Along with a simple return process and the opportunity to share delivery feedback, customers are offered a variety of ways to stay connected and engage with the brand, including SMS text alerts and product recommendations. Post-purchase engagement in its SMS channel increased 33 percent, and the effort reduced “Where is my order?” customer service calls by 25 percent. Best of all, Kiko Milano converted 14 percent of customer returns into new purchases.

“Customers want fast and efficient delivery at no cost,” says Credali. “It is important to quickly reply and solve any issues as soon as they arise. Linc helped us by keeping customers informed in real time.”

Fulfillment correspondence is all about setting expectations and, in many cases, a chance to build anticipation. This is especially true for products that include an element of surprise — like mystery subscription boxes.

Supply Pod, for example, is a monthly delivery of mystery goods curated by the “professional Geeks at Outer Places,” a news and reviews online publisher that intersects science with science fiction. Each month, Supply Pod focuses on a new theme. Past pods have featured space exploration, “Star Wars,” warp speed — and its latest is about robotics. Louis Monoyudis, chief operating officer of Supply Pod and Outer Places, says that part of setting expectations and ensuring happy subscribers is letting people know when a new box will ship, what the theme will be, and giving them a chance to skip a shipment if they’re not interested in the theme.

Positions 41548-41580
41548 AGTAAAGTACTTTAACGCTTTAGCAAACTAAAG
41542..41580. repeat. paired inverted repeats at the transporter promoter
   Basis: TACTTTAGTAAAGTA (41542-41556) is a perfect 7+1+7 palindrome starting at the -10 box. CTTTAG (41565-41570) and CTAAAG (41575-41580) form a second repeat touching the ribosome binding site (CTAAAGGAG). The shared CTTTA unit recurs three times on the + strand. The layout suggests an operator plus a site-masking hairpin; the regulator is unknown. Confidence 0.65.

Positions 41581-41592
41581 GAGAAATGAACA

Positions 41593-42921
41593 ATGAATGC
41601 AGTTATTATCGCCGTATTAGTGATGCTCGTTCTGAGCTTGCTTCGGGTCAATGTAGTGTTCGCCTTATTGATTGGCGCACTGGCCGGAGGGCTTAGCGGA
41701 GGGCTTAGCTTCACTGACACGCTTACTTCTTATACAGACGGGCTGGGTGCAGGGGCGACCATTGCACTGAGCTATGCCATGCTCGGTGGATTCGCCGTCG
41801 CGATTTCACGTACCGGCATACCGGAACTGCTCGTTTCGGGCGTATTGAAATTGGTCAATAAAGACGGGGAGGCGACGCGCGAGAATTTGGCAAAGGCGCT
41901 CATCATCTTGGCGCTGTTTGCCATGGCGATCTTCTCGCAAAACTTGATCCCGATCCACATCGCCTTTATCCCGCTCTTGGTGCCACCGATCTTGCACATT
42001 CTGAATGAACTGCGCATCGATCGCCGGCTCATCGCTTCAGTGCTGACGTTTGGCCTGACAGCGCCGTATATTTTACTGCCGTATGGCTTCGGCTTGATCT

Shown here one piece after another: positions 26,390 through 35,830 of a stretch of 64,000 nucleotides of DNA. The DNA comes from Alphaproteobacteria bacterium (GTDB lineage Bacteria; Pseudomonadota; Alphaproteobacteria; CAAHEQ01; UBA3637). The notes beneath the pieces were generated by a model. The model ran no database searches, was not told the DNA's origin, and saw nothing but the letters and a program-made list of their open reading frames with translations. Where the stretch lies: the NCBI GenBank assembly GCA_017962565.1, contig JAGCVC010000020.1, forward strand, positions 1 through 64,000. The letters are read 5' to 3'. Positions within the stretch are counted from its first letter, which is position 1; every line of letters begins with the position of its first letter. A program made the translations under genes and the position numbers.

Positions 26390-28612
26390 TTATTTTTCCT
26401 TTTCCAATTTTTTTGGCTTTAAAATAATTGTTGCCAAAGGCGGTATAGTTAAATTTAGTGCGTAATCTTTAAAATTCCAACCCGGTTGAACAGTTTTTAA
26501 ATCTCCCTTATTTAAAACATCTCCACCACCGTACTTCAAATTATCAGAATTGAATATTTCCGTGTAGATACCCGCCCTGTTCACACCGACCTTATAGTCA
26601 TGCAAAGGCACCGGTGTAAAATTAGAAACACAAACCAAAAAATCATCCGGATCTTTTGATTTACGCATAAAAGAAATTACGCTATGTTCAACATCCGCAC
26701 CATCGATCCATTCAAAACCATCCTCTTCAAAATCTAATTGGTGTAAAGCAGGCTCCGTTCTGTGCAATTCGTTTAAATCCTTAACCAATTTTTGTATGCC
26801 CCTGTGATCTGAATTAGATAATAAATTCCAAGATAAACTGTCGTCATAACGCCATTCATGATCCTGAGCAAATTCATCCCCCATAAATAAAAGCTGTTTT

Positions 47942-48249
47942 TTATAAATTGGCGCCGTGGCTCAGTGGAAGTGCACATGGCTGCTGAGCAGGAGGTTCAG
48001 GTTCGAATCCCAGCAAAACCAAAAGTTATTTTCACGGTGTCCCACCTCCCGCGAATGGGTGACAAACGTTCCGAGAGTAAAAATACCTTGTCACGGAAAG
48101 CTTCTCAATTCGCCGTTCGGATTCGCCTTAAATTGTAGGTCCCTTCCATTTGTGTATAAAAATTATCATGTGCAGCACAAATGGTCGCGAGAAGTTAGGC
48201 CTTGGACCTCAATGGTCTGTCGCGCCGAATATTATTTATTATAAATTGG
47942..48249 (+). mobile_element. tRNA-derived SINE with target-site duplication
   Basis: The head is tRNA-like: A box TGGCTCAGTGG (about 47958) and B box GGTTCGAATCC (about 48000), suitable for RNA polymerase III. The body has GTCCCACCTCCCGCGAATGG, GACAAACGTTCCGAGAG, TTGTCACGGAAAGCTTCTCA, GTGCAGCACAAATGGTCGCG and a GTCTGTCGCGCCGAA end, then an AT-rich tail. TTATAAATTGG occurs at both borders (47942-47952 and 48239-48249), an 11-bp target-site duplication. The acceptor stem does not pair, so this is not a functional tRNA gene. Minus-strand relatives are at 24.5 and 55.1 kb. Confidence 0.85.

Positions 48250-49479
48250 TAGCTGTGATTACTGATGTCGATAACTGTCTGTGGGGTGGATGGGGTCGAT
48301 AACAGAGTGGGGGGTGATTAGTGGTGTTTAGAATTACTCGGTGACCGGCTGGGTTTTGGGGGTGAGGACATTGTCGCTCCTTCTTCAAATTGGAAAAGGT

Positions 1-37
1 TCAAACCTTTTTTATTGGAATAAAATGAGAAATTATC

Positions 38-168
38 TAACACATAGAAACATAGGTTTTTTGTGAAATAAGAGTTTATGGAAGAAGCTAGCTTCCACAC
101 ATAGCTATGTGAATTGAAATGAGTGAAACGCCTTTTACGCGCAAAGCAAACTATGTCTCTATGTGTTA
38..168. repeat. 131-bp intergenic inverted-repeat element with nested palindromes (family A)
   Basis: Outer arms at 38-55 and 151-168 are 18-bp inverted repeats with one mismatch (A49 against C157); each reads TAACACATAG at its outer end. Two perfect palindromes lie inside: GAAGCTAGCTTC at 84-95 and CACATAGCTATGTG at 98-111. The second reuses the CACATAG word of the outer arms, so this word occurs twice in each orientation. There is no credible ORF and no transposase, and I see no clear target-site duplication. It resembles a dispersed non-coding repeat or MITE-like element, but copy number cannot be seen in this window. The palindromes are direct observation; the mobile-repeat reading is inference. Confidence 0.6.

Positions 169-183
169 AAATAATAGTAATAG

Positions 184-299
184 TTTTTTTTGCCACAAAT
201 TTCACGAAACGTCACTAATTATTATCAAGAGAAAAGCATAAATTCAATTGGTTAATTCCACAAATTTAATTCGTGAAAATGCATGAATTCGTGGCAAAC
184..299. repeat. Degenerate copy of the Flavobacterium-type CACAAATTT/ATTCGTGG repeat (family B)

“We have a cadence of communication that we send our customers after their initial order, which starts with a trigger email ‘thank you’ message with receipt,” says Monoyudis. “A few days later we then send a ‘refer-a-friend’ email encouraging them to share a promo code to their friends. Once we have the tracking numbers, we send that via email.”

Unlike other mystery boxes, such as Birchbox (cosmetics and personal care) or Stitch Fix (clothing and fashion accessories), where content is customized based on individual profiles and feedback, Supply Pod uses customer feedback to help determine new themes.

“Most importantly, shortly after our customers receive their Supply Pod, we send out a survey asking them to rank their favorite and least favorite items and give any feedback,” says Monoyudis. “This has been incredibly valuable as we continue to hone and evolve our merchandising strategy. After that, we send an announcement about the next Supply Pod theme, and we might even reveal what one of the mystery items is.”

Mystery boxes are entertaining and great for gifting, but those attributes can also present unique challenges for retention.

“We do not offer customizations of Supply Pods, but if a customer isn’t excited about the upcoming theme, they are able to skip it,” says Monoyudis. “We also have a cancellation process that allows our customer success team to offer discounts and other options to retain customers, as well as to solicit feedback.”

Conversation Starters

Once a product is delivered, it’s time to get social. The new purchase is top of mind and the customer may want to leave feedback — ideally, an endorsement.